I like the additions for the Jaguars and the Titans, and at this point I’d certainly expect both guys to have good careers.
But I think early expectations for the two are unreasonably high.
Blackmon, still unsigned, is unlikely to pop in, learn the offense and make a bunch of plays for Blaine Gabbert on Sept. 9 at Minnesota.
Wright, just signed, is unlikely to take Kenny Britt's place if Britt isn’t ready or is suspended for the Titans Sept. 9 game against New England and produce like Britt could.
A.J. Green's 1,000-yard rookie year last season was the first for a receiver since Michael Clayton's for Tampa Bay in 2004.
Julio Jones made a big debut too, falling just 41 yards short of 1,000.
But receiver isn’t a spot where even highly-rated rookies generally get plugged in and make monstrous, immediate impacts. Maybe Green and Jones signified some sort of switch. But at this point I’m still inclined to see them as the exceptions rather than rewriters of the rule.
Per Keith Hawkins of ESPN Stats and Info, 16 first-round receivers who played as rookies in the last five years have averaged 44 catches, 615 yards and 3.8 touchdowns. That’s nice production from Green, Jones, Jonathan Baldwin, Demaryius Thomas, Dez Bryant, Darrius Heyward-Bey, Michael Crabtree, Jeremy Maclin, Percy Harvin, Hakeem Nicks, Britt, Calvin Johnson, Ted Ginn, Dwayne Bowe, Craig Davis and Anthony Gonzalez -- but hardly phenomenal.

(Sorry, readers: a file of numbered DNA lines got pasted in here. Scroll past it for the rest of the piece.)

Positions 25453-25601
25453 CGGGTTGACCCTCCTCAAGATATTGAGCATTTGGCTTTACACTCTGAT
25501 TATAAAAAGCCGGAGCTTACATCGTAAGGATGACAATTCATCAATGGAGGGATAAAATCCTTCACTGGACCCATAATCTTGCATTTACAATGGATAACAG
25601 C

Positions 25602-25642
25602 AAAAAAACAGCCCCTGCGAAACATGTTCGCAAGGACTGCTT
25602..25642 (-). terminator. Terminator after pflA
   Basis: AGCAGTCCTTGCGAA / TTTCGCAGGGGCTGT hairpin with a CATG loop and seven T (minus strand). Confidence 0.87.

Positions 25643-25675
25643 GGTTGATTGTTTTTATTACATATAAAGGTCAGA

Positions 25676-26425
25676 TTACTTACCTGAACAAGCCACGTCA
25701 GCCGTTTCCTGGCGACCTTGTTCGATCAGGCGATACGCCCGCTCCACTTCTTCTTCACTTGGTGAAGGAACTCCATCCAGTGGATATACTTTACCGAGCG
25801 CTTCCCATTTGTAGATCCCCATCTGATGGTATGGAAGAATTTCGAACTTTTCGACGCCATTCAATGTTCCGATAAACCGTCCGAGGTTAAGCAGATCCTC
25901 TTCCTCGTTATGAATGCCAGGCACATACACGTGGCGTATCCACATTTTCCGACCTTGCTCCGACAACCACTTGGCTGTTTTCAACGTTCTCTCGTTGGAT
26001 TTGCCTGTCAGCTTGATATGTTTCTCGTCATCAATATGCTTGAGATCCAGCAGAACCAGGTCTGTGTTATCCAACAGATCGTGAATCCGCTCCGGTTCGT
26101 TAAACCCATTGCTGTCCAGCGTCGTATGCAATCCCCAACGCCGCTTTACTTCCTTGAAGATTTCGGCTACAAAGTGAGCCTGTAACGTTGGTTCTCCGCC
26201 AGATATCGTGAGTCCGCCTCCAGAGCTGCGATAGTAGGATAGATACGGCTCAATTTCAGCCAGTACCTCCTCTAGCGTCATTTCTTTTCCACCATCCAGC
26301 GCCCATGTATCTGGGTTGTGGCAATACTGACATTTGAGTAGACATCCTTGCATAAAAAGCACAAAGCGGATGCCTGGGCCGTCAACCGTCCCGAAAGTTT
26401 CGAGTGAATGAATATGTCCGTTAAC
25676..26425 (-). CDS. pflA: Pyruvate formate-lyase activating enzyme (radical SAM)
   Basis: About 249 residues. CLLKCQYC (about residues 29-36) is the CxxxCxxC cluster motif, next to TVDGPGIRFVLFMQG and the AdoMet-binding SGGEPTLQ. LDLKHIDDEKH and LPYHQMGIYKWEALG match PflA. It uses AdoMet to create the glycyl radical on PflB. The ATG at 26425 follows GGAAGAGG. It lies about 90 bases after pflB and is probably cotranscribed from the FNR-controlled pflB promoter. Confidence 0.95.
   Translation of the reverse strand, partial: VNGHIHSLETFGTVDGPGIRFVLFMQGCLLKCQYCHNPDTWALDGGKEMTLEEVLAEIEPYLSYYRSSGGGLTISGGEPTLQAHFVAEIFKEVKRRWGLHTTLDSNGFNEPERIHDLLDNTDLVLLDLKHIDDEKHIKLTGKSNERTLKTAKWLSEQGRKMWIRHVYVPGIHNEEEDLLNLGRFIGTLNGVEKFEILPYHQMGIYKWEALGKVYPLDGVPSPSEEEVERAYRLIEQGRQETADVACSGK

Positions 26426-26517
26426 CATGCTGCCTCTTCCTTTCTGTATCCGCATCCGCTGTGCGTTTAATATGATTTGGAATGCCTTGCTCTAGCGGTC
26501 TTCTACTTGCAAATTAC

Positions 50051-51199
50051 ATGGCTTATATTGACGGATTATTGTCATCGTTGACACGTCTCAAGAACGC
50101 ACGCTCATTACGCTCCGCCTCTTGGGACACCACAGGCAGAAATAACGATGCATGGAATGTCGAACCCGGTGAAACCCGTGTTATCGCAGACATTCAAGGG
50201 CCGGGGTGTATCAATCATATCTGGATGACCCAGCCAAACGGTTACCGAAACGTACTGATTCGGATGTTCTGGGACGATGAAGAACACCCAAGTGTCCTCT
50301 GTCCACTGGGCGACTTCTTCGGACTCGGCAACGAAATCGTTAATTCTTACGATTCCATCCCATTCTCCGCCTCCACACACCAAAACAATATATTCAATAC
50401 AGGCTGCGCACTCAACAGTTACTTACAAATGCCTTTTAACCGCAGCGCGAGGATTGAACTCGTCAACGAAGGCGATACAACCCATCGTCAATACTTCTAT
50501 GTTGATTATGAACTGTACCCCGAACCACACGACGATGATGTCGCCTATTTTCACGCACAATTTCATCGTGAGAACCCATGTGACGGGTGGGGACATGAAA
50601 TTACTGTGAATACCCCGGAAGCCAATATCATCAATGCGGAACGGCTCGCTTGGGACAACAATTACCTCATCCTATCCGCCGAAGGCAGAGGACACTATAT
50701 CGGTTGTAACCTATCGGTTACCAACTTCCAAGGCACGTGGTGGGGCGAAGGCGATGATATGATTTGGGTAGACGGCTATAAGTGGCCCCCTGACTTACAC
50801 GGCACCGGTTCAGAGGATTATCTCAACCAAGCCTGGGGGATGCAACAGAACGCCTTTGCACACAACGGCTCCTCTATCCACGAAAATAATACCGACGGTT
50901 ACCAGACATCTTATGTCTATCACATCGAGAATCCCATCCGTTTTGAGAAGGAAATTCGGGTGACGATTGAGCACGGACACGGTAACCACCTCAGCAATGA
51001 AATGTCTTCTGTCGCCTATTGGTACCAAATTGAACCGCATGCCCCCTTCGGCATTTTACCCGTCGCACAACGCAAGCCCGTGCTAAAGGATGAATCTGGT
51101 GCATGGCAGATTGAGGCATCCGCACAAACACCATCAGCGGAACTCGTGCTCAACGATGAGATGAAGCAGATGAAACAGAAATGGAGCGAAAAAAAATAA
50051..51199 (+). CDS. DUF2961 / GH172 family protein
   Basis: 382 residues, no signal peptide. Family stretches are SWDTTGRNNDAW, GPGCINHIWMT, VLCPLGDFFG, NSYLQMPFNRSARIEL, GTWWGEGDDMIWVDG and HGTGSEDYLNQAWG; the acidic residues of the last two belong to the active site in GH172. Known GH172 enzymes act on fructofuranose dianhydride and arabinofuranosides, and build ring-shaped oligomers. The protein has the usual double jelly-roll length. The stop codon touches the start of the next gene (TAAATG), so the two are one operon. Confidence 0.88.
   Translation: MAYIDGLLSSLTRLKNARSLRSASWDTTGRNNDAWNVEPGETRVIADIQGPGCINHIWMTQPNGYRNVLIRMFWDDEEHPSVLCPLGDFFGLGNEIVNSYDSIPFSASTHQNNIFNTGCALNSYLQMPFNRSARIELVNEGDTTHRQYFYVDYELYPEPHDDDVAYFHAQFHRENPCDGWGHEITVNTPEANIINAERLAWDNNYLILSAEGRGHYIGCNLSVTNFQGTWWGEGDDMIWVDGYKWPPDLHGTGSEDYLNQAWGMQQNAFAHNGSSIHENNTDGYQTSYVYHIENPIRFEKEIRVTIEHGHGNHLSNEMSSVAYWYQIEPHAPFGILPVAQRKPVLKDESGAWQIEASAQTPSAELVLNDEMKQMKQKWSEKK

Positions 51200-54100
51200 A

That’s as many catches as Mike Thomas had for the 2011 Jaguars.
It’s not far off the stat line of 2010 third-rounder Damian Williams for the 2011 Titans -- 45 catches, 592 yards and five TDs.
Can Blackmon and or Wright be impactful players for their teams this year?
It probably depends on your definition of impactful.
Comparably valued players have provided roughly three catches for 38 yards with a score once every four games in their first year in the league.
Certainly it’s possible Blackmon and Wright do more. Are they going to be Week 1 fantasy football MVPs because of the monster numbers they put up early?
If I was making a bet, it wouldn’t be on yes.
The Eagles had a 2-point third-quarter lead but weren’t doing much at all to move the ball.
Thanks to a couple of penalties and a tackle for a loss by Jacob Lacey, the Colts' defense got the Eagles into a second-and-26 at the Philadelphia 28-yard line. But Michael Vick chopped it to a third-and-4 at midfield with a-22 yard pass to Jeremy Maclin.
On that play, Vick faked a handoff and made a deep drop a bit to his left. With great protection, he threw a dart to Maclin, over Gary Brackett and in front of Lacey. Maclin had settled in some open territory, then slid a bit toward the sideline and caught the ball at the numbers.
The Eagles converted the third down with a 32-yard scramble by Vick.
They went on to finish a 10-play, 80-yard drive with a 1-yard Vick push up the middle. That gave Philadelphia a 26-17 lead in the early fourth quarter and provided the winning margin in a 26-24 decision.
- On Kerry Collins' poorly thrown interception, he patted the ball several times and managed a pump fake before trying to find Nate Washington. Quintin Mikell got in front of Washington to make the play. Washington had a chance to turn into a defender, either getting in Mikell’s way, batting it down or wrestling it from him as he collected it.